Verse by verse, together we dig in to Malachi 4…

Hear the audio of Bible Study from this past weekend…

Bible Study Notes (9 December 2018)

From Malachi 4:

1 “For behold, the day is coming, burning like an oven, when all the arrogant and all evildoers will be stubble. The day that is coming shall set them ablaze, says the Lord of hosts, so that it will leave them neither root nor branch.

1.) Who are these people? How does one know an evildoer?

2.) “The Day is coming” says the prophet. What is “the Day” like? What happens then to evildoers?

3.) Three words describe the evildoers following the Day. They are “stubble,” left neither “root” nor “branch.”

2 But for you who fear my name, the sun of righteousness shall rise with healing in its wings. You shall go out leaping like calves from the stall.

4.) Here the prophet identifies a second distinct group. Who are these people? How are they recognized?

5.) Rather than meet “the Day” like a blazing, hot oven, how does the second group experience it–what happens for them?

6.) The prophet promises joy to his hearers. How does it look?

3 And you shall tread down the wicked, for they will be ashes under the soles of your feet, on the day when I act, says the Lord of hosts.

7.) The deliverance promised for the second group concludes with a focus on their feet. What has become of the evildoers?

8.) Has the second group accomplished this victory by their own efforts? Who alone deserves the credit?

4 “Remember the law of my servant Moses, the statutes and rules that I commanded him at Horeb for all Israel.

9.) Does the prophet commend only mental recollection, or is there more to this Remembrance?

10.) “Horeb” is another Biblical name for “Mount Sinai.” What happened to Moses there? Who is this Law/Torah for?

5 “Behold, I will send you Elijah the prophet before the great and awesome day of the Lord comes.

11.) Malachi was placed at the end of the collection of Scripture we call the “Old Testament.” Other books were written by God’s people before New Testament times. These are commonly called ‘The Apocrypha’ and included the books of Maccabees, Esdras, Bel and the Dragon, etc. Martin Luther published and included these books in his German translation of the Bible. Earliest English translations–even the King James Version–included them also. While these were writings of devout people, they were not received or regarded with the same revered status as the inspired, revealed Word of God–neither by the Jewish people, nor by the Reformers. How did Elijah’s life end? (2 Kings 2:9-12)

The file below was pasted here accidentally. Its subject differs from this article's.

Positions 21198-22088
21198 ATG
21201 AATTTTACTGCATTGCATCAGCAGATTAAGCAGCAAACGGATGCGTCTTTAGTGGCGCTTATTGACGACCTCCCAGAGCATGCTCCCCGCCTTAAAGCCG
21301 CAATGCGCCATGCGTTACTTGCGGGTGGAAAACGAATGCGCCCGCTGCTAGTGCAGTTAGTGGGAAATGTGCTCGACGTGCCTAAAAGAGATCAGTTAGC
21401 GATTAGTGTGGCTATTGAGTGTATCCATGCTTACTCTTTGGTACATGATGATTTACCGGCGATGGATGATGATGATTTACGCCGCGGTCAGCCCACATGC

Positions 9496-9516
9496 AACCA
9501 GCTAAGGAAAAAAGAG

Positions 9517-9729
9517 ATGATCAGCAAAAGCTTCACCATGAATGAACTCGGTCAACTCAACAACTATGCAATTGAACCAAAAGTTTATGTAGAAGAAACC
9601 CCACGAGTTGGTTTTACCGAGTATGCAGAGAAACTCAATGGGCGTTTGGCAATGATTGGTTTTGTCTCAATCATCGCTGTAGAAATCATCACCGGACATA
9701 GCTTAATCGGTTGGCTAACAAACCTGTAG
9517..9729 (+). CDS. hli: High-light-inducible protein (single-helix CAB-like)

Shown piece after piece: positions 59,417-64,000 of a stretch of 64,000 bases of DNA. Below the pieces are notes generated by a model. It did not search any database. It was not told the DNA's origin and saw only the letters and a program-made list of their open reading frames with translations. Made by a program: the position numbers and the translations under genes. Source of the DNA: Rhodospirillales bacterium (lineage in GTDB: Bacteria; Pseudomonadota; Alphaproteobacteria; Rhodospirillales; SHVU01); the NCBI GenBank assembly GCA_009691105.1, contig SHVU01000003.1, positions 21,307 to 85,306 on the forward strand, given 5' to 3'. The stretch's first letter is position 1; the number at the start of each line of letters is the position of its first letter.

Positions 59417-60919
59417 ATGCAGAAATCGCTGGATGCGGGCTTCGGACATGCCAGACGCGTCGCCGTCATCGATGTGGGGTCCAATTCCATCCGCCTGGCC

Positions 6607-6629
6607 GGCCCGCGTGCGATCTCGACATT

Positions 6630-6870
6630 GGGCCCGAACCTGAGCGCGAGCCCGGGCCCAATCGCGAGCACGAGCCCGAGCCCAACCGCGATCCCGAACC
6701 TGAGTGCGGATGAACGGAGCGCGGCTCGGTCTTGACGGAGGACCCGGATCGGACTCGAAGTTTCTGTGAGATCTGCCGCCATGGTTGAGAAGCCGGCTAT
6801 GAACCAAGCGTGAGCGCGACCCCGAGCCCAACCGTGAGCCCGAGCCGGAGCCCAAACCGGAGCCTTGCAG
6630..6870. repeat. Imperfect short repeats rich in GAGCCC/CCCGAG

Verses 5 and 6 were viewed as the last prophetic Word God’s people received for some 400+ years, until John the Baptizer. See Matthew 11:11-15 and Matthew 17:9-13 (Transfiguration).

6 And he will turn the hearts of fathers to their children and the hearts of children to their fathers, lest I come and strike the land with a decree of utter destruction.”

12.) Read Luke 1:8-19, taking special note of Verse 17. Malachi 4:6 urges much more than good parenting, but to preparing hearts for Christ!

13.) Who makes this connection between John the Baptist and Elijah here in Luke 1:19?

14.) Malachi prophesied in the time of Ezra’s effort to rebuild the temple after the Babylonian exiles returned, and Nehemiah’s labors to rebuild the walls of Jerusalem (Approx. 450-400BC). The ESV uses six words (“with a decree of utter destruction“) to translate the last word of the Old Testament (חֵֽרֶם), ‘curse.’ What’s the last word of the New Testament (Rev. 22:21)?

From The Lutheran Witness, June 2016:

“It seems like a rather simplistic idea, but the numbers bear it out. A recent study conducted by the European Union concluded, “The religious practices of the father . . . above all, determines the future attendance or absence from church of the children.”[1] {Haug & Warner study from Switzerland, dated 2000}

Unsurprisingly, the study found that if father and mother are active, 75 percent of their children will remain in the church (33 percent will attend regularly, 42 percent irregularly). If neither attends regularly, 80 percent will be lost.

The results get interesting when only one parent is active. When the father is active and the mother irregular, the percentage of children becoming regular attendees actually increases to 38 percent. If the mother is non-practicing, the number of regular attendees reaches 44 percent. Even an irregular father paired with a non-practicing mother results in 48 percent of the children remaining in the church (25 percent regular and 23 percent irregular).

But what happens when the mother is a faithful attendee but the father is not? Bar the doors, because in that case only 2–3 percent of the children will become regular attendees. When paired with an irregular father, another 59 percent of the children will become irregular attendees and 38 percent will be lost. If the father is non-practicing, 38 percent will become irregulars but the reaming 60 percent will leave the church completely.

Put simply, if the father does not make taking his children to church a priority, only one child in 50 will regularly attend church as an adult, despite the mother’s best efforts.”

—quote from Lutheran Witness, June 18, 2016 “Dads Being Dads” by Joe Olson

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